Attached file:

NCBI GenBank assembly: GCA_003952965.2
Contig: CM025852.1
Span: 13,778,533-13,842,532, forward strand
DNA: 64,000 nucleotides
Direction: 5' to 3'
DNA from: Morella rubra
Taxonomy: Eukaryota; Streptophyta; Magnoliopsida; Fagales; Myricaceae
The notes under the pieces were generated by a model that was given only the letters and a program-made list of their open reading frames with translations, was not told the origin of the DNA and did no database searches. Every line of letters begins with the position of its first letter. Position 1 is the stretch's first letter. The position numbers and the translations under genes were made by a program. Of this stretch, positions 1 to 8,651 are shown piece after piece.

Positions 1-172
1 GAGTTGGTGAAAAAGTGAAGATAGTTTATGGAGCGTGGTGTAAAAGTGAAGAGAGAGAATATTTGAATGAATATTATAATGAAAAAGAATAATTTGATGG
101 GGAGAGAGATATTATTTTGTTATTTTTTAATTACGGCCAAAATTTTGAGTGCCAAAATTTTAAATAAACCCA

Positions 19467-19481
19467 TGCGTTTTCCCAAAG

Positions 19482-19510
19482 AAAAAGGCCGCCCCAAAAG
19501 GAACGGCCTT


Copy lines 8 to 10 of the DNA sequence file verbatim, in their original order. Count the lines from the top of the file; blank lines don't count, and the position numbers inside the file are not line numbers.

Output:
The notes under the pieces were generated by a model that was given only the letters and a program-made list of their open reading frames with translations, was not told the origin of the DNA and did no database searches. Every line of letters begins with the position of its first letter. Position 1 is the stretch's first letter. The position numbers and the translations under genes were made by a program. Of this stretch, positions 1 to 8,651 are shown piece after piece.

Positions 1-172
1 GAGTTGGTGAAAAAGTGAAGATAGTTTATGGAGCGTGGTGTAAAAGTGAAGAGAGAGAATATTTGAATGAATATTATAATGAAAAAGAATAATTTGATGG